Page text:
This weekend we were in Sheffield, looking at possible houses to buy. Sheffield’s contrasts always surprise me: green parks jostling alongside brownfield sites and lockups; smart social engagement cheek by jowl with grinding poverty. We found a park none of our friends knew about, and were begged at by a street urchin like it was another century, never mind decade. It will take time for us to break our habit of Cotswoldian suppression of evidence of poverty. In the mean time, the sun was out and the parks were free to all.
Thanks to a sneaky points scheme, we’d bagged ourself a free room at the Hilton that we’d never stay at otherwise. It was basically like staying at the Premier Inn nearby, but with swimming pool, gym and sauna attached, and slightly brassier fittings in the corridors. And slightly further out of town. K. and I wandered between hotel room and spa, feeling like impostors, like we didn’t know the system (because we didn’t.) Does there come a point—maybe when I purchase my first heavy, expensive wristwatch—when this becomes easier? It’s always worse for me than K. because, once I remove my glasses, I’m like the world’s worst superman: a blinking undersea creature with wide but weak eyes. And the kind of swimming-pool signage put up by people with little theory of mind is confusing even for the fully sighted.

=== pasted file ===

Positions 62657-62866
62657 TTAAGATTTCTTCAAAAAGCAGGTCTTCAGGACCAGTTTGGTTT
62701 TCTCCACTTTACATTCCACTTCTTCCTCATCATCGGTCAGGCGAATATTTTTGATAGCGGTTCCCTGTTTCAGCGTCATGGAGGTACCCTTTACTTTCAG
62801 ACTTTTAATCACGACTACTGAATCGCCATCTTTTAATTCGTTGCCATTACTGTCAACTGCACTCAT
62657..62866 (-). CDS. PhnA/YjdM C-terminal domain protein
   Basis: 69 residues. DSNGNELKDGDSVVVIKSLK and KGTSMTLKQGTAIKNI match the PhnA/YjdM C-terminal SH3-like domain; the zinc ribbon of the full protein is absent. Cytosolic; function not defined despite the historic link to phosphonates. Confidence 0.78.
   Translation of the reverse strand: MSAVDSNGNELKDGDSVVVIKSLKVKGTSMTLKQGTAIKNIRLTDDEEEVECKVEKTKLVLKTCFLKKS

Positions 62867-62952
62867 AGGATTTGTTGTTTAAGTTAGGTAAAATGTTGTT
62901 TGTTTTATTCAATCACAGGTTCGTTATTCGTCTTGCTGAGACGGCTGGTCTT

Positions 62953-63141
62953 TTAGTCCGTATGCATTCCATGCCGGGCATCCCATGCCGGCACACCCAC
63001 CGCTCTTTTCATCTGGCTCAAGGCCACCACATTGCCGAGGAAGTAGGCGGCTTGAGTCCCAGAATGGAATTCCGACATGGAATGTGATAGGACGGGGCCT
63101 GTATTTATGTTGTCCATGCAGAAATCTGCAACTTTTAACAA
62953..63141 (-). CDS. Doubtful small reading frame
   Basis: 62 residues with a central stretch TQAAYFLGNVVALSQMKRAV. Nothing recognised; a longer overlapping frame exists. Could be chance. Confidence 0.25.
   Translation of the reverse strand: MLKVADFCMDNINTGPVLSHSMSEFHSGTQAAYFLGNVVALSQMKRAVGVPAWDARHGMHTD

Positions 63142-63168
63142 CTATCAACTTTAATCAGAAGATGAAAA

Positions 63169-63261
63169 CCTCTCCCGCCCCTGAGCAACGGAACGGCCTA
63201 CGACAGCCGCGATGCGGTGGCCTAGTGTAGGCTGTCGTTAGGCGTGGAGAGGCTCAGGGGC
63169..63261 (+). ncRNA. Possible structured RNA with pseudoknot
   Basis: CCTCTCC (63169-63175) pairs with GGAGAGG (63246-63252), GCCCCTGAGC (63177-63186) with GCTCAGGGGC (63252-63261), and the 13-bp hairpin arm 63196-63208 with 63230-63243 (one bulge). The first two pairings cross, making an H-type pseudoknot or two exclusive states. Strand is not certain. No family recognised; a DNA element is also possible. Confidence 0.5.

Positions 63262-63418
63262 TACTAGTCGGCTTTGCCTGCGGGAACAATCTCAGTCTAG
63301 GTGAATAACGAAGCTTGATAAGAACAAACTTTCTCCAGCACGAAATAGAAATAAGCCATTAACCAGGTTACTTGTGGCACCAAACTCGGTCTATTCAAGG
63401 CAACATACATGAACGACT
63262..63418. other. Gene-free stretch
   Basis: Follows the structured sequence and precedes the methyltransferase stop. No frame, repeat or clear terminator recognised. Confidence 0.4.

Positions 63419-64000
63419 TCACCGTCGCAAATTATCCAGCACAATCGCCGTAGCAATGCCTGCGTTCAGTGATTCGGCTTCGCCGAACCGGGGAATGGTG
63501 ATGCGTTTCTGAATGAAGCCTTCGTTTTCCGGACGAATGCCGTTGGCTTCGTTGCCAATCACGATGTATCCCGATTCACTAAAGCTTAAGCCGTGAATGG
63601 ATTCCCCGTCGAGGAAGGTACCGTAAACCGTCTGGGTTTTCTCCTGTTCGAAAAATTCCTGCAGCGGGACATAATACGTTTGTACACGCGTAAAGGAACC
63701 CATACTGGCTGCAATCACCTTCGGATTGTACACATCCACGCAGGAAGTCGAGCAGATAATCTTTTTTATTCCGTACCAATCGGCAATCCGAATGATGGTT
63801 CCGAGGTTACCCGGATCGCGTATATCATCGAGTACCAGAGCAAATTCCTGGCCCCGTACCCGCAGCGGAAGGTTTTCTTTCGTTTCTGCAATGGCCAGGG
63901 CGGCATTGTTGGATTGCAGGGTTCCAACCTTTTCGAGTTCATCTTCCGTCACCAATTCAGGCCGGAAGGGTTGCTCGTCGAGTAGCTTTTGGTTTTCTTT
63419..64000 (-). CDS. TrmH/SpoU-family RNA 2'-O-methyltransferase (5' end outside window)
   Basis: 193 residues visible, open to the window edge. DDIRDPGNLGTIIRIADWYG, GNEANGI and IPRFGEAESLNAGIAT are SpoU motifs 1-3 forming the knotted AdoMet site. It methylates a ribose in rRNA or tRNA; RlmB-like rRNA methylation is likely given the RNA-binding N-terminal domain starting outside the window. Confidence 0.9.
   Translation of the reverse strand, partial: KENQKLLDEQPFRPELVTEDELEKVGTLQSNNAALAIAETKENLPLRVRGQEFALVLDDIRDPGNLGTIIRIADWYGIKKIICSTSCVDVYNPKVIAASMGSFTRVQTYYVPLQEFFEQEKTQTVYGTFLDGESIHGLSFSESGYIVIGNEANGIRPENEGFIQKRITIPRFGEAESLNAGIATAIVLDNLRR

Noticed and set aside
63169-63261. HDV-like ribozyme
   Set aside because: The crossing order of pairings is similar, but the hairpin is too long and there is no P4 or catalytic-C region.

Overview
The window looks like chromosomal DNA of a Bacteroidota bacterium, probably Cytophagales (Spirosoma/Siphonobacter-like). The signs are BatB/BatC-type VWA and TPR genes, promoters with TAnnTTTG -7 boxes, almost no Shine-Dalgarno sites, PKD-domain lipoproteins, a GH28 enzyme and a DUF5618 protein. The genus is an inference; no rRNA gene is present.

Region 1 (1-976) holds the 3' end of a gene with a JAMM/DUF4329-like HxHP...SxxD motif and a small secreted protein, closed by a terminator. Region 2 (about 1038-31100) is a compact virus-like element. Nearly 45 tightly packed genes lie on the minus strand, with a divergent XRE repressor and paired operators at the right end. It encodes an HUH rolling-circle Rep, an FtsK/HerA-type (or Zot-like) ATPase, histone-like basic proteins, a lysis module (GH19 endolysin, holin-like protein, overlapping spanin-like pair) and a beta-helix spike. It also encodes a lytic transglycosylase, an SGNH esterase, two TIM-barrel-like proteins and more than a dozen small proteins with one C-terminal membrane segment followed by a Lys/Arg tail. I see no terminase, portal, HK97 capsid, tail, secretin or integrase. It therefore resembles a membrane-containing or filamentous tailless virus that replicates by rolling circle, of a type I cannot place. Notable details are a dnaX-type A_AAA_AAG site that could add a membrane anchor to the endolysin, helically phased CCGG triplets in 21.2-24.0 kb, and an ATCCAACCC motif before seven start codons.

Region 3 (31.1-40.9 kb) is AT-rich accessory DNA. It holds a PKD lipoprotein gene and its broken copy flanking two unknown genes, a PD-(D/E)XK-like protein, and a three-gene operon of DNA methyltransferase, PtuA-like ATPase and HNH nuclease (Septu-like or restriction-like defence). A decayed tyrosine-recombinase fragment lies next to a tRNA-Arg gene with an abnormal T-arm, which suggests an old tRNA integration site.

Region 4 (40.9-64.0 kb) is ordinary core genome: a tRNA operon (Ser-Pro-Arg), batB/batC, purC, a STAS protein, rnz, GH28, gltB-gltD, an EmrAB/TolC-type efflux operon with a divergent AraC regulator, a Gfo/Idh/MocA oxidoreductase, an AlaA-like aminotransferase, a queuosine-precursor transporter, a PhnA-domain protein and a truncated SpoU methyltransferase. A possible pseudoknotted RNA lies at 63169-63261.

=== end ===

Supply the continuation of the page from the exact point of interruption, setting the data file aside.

In the evening we went to an Indian restaurant in the slightly seedier end of the city centre. The food was marvellous, but the restaurant—really a converted takeaway—betrayed its attempts at social betterment: posh, smart decor but with paper napkins in Ikea tumblers; a professional and deferential manner that nonetheless removed plates before we’d completely finished. Like us, the restaurant was slightly out of its depth, but determined to enjoy the swim. For that alone: five stars, left a tip, would definitely recommend to a friend.